To successfully grapple with the above as Palliative Care Professionals, we must find the key mediator in
palliative care; the issue of identity and pride (Self- Identify vs. Social identity and Social Comparison becomes
a key).
a.) Self-Identity
As humans, we all have a need to develop a personal identity that distinguishes us from others. How does
this family in need describe themselves?
Although it sounds like a simple question, it can be complex when dealing with multi-cultures and
religions. Self-identity is a very complex idea; so complex, in fact, that even those who actively work on
understanding themselves and their self-identity still have difficulty knowing how to define themselves.
This we know for sure, one cannot deem to know this answer about another.
b.) Social identity Hispanic or Latino?
Terminology: Hispanic refers to language. If you and/or your ancestry come from a country where they
speak Spanish. (Hispano originated in Iberian Peninsula then for a Spaniard)
Latino refers to geography. Specifically, to Latin America, to people from the Caribbean (Puerto Rico,
Cuba, Dominican Republic), South America (Ecuador, Bolivia, Colombia, Peru, etc.) and Central America
(Honduras, Costa Rica, etc.)
A Latino refers more exclusively to persons or communities of Latin American origin. While there is a
significant overlap between the groups, Brazilians are a good example of Latinos who are not Hispanic.
Both terms were meant to refer to ethnicity, not race; however, in the U.S., they are often used
haphazardly to refer to race as well.
NOTE: It is imperative that one does not clump together all Latino identity and geography and can be
very offensive to a Latino/Hispanic family.
There is a very well known theory in psychology and certainly not limited to the Latino population. It is
known as in-group (us) and out-group (them). It is important to acknowledge that Social identity theory
states that the in- group will in many cases subconsciously discriminate against the out-group to
enhance their self-image and strengthen their identity. What does this mean?
1. As Health Care professionals, we must learn how to recognize the groups, acknowledge them and
realize how they blend with each other.
2. The family must understand that geography and borders are important.
C.) The final stage is social comparison.
Once we have categorized ourselves as part of a group and/or identified with that group, we then tend to
compare that group to all others that are different. If self-esteem is to be maintained, we must own the idea
that we are different and depending on where we are, our group needs to compare favorably with other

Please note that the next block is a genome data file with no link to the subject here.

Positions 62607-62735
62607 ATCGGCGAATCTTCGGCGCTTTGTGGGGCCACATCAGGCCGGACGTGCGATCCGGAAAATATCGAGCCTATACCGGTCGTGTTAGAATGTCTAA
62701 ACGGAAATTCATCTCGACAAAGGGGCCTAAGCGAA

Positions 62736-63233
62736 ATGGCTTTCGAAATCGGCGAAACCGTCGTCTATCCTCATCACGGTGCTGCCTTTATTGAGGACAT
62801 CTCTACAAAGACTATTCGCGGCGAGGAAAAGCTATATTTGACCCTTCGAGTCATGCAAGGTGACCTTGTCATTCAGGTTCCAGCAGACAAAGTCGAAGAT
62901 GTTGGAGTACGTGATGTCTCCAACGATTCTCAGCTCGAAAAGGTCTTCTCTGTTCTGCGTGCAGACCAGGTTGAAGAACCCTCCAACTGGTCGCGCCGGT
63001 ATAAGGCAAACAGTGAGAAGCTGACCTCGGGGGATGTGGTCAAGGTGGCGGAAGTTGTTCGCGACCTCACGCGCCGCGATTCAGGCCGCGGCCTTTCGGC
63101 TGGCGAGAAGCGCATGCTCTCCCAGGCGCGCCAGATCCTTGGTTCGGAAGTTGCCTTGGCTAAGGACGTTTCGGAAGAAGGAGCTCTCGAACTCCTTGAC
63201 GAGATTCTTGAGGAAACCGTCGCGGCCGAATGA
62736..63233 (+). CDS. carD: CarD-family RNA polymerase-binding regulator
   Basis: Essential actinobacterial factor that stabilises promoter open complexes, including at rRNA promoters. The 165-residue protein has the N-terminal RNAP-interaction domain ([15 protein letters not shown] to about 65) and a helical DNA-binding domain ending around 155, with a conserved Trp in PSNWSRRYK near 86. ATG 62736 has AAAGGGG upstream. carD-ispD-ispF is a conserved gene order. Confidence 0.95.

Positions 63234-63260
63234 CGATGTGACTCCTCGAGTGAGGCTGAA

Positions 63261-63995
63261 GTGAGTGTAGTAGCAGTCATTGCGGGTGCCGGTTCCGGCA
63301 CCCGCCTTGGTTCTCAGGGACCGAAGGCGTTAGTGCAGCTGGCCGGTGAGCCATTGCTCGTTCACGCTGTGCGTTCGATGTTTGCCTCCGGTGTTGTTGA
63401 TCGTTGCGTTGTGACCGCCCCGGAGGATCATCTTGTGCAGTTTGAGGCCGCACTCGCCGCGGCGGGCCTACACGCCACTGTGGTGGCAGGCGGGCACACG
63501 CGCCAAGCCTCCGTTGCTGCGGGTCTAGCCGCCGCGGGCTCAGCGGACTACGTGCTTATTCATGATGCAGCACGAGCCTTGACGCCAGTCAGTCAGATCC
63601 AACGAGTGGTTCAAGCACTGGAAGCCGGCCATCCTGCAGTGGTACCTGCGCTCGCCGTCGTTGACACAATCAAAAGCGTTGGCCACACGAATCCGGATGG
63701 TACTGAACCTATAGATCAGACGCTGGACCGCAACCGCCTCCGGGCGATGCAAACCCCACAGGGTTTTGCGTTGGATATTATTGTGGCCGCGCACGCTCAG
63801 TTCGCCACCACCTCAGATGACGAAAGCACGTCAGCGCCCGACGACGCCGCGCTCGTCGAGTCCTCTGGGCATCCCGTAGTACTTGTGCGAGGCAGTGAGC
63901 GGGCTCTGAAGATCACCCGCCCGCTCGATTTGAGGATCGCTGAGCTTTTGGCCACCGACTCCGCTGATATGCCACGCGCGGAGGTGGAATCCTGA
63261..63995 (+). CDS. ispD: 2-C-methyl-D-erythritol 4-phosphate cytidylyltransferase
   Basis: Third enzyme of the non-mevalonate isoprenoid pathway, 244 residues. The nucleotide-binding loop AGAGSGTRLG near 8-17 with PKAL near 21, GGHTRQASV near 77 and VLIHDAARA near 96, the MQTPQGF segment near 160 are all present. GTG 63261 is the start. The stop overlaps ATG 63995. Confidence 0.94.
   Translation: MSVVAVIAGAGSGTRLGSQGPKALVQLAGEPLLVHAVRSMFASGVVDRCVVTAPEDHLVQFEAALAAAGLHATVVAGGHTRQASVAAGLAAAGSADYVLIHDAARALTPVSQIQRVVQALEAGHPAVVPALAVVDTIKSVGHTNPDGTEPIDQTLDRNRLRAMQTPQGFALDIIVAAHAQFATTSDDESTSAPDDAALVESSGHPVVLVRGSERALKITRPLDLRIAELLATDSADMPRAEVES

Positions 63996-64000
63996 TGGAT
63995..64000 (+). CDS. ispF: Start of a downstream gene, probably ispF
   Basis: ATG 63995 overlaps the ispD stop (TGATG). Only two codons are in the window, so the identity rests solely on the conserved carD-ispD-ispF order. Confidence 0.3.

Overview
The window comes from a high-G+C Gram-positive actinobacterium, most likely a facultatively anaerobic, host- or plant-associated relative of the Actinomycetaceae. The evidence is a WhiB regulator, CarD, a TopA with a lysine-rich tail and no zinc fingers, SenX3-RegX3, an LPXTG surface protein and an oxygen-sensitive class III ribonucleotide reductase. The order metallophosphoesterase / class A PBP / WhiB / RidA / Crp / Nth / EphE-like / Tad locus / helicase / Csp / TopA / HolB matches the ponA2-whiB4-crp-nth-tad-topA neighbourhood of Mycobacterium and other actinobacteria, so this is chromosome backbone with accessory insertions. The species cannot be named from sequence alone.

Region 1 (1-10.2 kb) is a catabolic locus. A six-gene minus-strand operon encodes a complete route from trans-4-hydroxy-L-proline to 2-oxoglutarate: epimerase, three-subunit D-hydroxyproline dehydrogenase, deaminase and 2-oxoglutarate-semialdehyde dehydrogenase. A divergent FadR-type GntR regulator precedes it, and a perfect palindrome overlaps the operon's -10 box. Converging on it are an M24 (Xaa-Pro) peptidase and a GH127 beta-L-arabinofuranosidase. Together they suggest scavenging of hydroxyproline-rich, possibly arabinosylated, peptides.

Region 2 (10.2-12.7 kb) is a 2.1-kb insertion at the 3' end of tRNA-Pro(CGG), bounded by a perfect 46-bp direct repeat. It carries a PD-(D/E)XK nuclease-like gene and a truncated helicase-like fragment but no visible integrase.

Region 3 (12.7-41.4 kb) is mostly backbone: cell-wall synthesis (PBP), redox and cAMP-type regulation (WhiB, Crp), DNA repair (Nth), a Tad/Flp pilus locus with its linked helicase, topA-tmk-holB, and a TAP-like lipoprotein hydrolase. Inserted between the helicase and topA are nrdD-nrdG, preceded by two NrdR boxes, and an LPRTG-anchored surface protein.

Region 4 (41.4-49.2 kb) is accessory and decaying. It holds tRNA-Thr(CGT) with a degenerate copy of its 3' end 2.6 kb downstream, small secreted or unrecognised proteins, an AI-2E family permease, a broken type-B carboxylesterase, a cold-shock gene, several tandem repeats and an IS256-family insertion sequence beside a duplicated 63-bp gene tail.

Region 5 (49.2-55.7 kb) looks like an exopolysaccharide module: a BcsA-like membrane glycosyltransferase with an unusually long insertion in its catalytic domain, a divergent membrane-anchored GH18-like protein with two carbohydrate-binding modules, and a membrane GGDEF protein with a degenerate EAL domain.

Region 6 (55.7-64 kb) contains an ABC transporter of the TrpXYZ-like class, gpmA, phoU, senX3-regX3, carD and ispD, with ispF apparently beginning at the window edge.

Does the Latino Community generally operate within this methodology? Why is it important to know
and understand this?
Are there any pros to stereotyping?
America continues to struggle with cultural ignorance. Our focus today is on the Latino and Palliative Care
and the issue of Life and Death.
These issues cannot be effectively addressed
without the reality of:
Gender issue
Immigration – documented or not
Generational differences in the Hispanic/Latino community:
When looking at Generational differences here in America we break it down as follows:
 Baby Boomers (born 1946–1961)
 Gen/X'ers (born 1962–1981)
 Millennials (born after 1982)
How do we break down Generational differences in the Latino/Hispanic
Community and why?
Family Decision Makers:
 the
Hispanic/Latino American children learn early
importance of:
(1) A deep sense of family responsibility,
(2) The rigid definitions of sex roles,
(3) Respectful and reverent treatment of the
elderly, and
 in
(4) The male's position of respect and authority
the family. (Although some of the male's authority
appears to be relaxing as the woman's roleis
redefined, women in the Hispanic/Latino American
culture generally continue to occupy a subordinate
position. Fathers have prestige and authority and
sons have more and earlier independence than do
(5) The extended Family Members
(6) Religion and psychological distress (Spiritual
assessment and care)
End of Life Bill (LA TIMES PoliticalCal, October 5, 2015)
After struggling, Jerry Brown makes assisted suicide legal in California:
Caught between conflicting moral arguments, Gov. Jerry Brown, a former Jesuit seminary student, signed a
measure Monday allowing physicians to prescribe lethal doses of drugs to terminally ill patients who want
to hasten their deaths. Brown appeared to struggle in deciding whether to approve the bill, whose
opponents included the Catholic Church. How does a Latino Family feel about this?
← Process of Education for Palliative and Hospice Care
When dealing with individual families regarding Palliative and Hospice Care, the need for education
must be assessed. There are family members (3rd and sometimes 2nd generation) that may be able
to help with this. Assessment of the complexion of the family must be made.
When dealing with the Hispanic/Latino community, the syllabus should be structured by someone
that understands the community, the culture and traditions, i.e., preferably a (bi-lingual) Latino
educator that can communicate with all the family and/or assembly.
The Greatest Influence for Education →
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← Best Venues for Education on Health Care